For years after my father died my mom carried on at the holidays as if nothing had changed. Her intentions were good — to keep things the same and not bring any sadness into the room. But things weren’t the same, there was a person missing. My dad. The person who sawed off the bottom of the tree to fit into the tree stand. And who wired the tree with lights and watched as we all decorated it with the familiar ornaments and sipped hot chocolate. Except now I was the one trying to saw off the bottom of the tree and get the lights on just so the way my mom liked. His missing presence lodged itself like a lump in my throat and sometimes it was all I could do not to cry. Not to cry.
Recently I asked a friend how he dealt with the death of his mother right before he went away to college. Without skipping a beat, he said, “I learned how to live in the “AND”. I am sure I looked confused, so he explained, “I was really sad about my dad AND I wanted to enjoy college, so I continued to missed my dad AND I had fun.”
Imagine Clinical Training Director, Connie Palmer, LCSW shares a reflection on the 20th anniversary of 9/11
Imagine Clinical Training Director, Connie Palmer, LCSW shares a reflection on Memorial Day 2021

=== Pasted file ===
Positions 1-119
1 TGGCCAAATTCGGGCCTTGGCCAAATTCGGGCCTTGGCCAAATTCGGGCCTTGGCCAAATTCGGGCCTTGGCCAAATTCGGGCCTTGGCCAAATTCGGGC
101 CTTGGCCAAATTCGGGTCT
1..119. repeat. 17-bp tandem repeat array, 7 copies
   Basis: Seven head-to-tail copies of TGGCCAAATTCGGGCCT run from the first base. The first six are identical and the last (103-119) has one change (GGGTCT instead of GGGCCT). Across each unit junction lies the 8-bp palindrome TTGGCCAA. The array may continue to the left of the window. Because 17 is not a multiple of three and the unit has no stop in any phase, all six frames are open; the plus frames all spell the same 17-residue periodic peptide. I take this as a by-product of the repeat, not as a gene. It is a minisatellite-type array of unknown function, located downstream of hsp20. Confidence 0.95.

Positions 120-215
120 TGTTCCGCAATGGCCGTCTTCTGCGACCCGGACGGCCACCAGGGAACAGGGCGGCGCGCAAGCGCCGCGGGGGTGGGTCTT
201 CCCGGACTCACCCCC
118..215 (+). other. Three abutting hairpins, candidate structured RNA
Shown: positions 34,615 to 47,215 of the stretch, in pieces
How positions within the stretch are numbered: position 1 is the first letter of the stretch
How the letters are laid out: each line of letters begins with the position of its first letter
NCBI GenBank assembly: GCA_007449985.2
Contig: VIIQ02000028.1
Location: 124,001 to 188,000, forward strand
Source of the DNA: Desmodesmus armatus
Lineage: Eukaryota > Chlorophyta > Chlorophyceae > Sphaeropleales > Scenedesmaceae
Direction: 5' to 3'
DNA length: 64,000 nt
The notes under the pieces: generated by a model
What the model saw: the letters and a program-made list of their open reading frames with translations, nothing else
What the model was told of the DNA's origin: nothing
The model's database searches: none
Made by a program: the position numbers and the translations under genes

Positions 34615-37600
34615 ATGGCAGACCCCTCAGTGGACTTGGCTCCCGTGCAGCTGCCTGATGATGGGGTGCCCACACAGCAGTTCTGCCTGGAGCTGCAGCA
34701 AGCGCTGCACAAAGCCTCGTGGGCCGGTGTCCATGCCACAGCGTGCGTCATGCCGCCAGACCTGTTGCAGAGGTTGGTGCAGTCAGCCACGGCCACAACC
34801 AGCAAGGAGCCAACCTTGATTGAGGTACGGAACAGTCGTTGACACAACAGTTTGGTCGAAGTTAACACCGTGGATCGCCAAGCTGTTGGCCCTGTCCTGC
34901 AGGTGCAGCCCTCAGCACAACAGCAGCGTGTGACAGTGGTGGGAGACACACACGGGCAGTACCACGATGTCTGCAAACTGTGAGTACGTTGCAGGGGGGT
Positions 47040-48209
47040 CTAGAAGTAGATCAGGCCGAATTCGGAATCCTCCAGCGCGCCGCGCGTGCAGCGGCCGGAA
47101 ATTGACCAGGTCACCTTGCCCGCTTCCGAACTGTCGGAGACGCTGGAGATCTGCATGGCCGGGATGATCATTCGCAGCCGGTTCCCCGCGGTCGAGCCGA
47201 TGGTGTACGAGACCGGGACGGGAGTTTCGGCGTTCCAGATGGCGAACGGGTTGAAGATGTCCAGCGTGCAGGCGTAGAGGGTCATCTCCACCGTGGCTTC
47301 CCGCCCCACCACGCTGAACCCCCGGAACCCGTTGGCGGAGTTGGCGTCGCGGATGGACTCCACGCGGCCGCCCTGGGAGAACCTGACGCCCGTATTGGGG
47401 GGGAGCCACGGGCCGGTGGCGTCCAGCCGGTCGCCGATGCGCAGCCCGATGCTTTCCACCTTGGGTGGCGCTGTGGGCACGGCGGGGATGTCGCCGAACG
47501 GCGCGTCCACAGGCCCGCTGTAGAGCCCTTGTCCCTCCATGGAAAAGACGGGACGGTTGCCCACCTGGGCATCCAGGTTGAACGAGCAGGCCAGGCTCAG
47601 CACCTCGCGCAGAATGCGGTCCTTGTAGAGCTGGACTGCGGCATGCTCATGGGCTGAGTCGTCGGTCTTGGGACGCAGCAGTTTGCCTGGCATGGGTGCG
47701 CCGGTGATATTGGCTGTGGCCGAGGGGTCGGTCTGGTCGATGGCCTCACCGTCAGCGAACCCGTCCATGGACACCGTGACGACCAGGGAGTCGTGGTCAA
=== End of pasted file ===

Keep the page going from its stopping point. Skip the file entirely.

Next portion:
Black history month is a time to honor the achievements of Black Americans but this year, when there has been so much loss, we need to acknowledge that, “We are in the middle of a black bereavement crisis.” This quote, from Marissa Evan’s recent article in The Atlantic entitled, “The Relentlessness of Black Grief”, speaks to the overwhelming and cumulative grief experienced by many in the Black community.
My mother died on October 23, 2008. A month later I spent that first Thanksgiving without her at my godmother Ginny’s house with her family. I had known Ginny my whole life and her three daughters, all around my age, were like cousins to me. They were all there too, one of them with her own three daughters.
There is so much pressure to be happy in our culture, especially at the holidays. We are supposed to have a Happy Thanksgiving, a “merry little Christmas” or a Happy Hanukah. But grief doesn’t take a holiday.
Imagine Development Manager Kaitlin Casey shares what Father’s Day was like for her after her father passed away, and how her childhood emotions towards the holiday are different than the ones she feels now.
Let’s imagine something different. Let’s Imagine a world where children coping with loss grow up emotionally healthy and able to lead meaningful and productive lives. Let’s imagine a world where grief, loss and trauma are transformed into resilience, empathy and compassion. So that someday the world is driven by love and compassion, and not unresolved grief.